Negotiations for a Global Plastic Pollution Treaty (INC-3) – Insights for Financial Institutions

Emissions, Plastic, Circularity, Financial Risk & Reward, Policy, Multi-Asset

The background
At the end of 2021, following an international consensus to negotiate a legally binding Global Plastic Pollution Treaty by the end of 2024, the third Intergovernmental Negotiating Committee (INC-3)1 took place in Nairobi, last week. INC-3 discussed the Zero Draft 2, which had been published prior to the meeting. To facilitate these negotiations working groups were established: technical and regulatory elements in Contact Group 1, modalities and means of implementation in Contact Group 2 and institutional arrangements, and general and final provisions in Contact Group 3.

What was achieved?
The oil producing countries and petrochemical exporters will be feeling they successfully stalled negotiations with procedural manoeuvring, while supporters of controlling plastic pollution will be very disappointed.

Little progress was made from the previous Paris INC-2 negotiating round in June – see ‘What Financial Markets Should take Away from the Latest Round of Negotiations Towards a Global Plastic Pollution Treaty’.

A request was issued to the Secretariat to compile a single “revised zero-draft text,” by 31 December 2023. Presently, the text presents numerous options – e.g. just the Objective section under Option 1 of the draft treaty presently has 11 alternatives3. Hopes of moving from a Zero Draft to a credible First Draft text were not achieved, with only a ‘Revised Zero Draft’ being worked on and with no intersessional meetings agreed before INC-4 in April 2024. Finalising an ambitious draft text at INC-5 in late 2024 looks wishful thinking, unless there is an abrupt change in the discussions.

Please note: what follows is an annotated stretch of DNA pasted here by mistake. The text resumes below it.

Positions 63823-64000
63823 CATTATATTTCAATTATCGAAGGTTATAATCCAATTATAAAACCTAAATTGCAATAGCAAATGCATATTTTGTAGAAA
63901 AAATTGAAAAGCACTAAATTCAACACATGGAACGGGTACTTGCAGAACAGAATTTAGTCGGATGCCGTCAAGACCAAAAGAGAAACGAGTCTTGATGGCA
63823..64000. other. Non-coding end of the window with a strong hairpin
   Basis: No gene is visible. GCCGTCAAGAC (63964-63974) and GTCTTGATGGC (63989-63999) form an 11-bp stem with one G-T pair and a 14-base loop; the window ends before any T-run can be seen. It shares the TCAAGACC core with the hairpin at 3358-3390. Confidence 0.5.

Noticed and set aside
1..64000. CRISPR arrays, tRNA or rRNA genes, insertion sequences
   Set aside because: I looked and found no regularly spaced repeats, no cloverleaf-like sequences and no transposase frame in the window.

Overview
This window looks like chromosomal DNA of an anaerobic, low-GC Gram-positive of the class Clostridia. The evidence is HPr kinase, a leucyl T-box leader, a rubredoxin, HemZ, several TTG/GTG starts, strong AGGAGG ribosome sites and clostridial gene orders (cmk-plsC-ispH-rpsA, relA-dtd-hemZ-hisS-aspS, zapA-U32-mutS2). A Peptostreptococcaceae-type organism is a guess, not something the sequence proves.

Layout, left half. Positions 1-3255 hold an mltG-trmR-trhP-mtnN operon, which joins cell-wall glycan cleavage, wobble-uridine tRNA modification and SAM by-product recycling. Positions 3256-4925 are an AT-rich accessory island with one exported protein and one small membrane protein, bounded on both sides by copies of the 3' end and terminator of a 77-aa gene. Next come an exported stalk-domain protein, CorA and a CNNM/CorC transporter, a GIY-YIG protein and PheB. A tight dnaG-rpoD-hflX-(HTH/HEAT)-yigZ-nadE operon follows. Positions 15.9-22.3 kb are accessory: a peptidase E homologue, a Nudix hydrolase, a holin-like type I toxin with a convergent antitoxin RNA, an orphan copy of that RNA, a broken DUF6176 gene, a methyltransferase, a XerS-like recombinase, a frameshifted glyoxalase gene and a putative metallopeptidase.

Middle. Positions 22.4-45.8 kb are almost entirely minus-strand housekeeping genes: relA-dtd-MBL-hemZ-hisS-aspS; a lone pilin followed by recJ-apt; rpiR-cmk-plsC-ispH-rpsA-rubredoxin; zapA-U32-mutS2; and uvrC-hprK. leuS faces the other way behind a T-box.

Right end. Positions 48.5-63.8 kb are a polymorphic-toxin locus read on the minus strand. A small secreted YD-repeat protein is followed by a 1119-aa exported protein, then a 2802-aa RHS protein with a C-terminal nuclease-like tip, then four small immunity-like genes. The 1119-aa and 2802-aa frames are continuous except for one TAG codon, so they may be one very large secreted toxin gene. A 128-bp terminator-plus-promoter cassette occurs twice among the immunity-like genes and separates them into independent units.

Notable points for financial institutions
Clearly the oil & gas and petrochemical industries were taking these negotiations seriously. Analysis of the participant list showed 143 fossil fuel and chemical industry lobbyists in attendance, a 36% increase from INC-24.

The fossil fuel lobby (i.e., oil & gas, chemicals and petrochemicals companies) was successful in stalling any meaningful progress on the global plastic pollution treaty. Threats of limits on plastic production or financial responsibility for plastic pollution look a distant threat at present, unless imposed nationally.
No targets, or schedules for an overall reduction in plastic production were agreed, nor were any credible reporting mechanisms to monitor compliance with a global reduction target.
Analysis by Planet Tracker – see ‘Plastic Risk: Measuring Investors’ Risk in the Plastic Sector’ – shows that equity investors view all parts of the plastic value chain as low risk. Presently, investors are likely to feel this is justified based on the lack of progress on a global plastic treaty. However, Planet Tracker continues to warn about the threats of litigation, notably in relation to human health.

What’s next?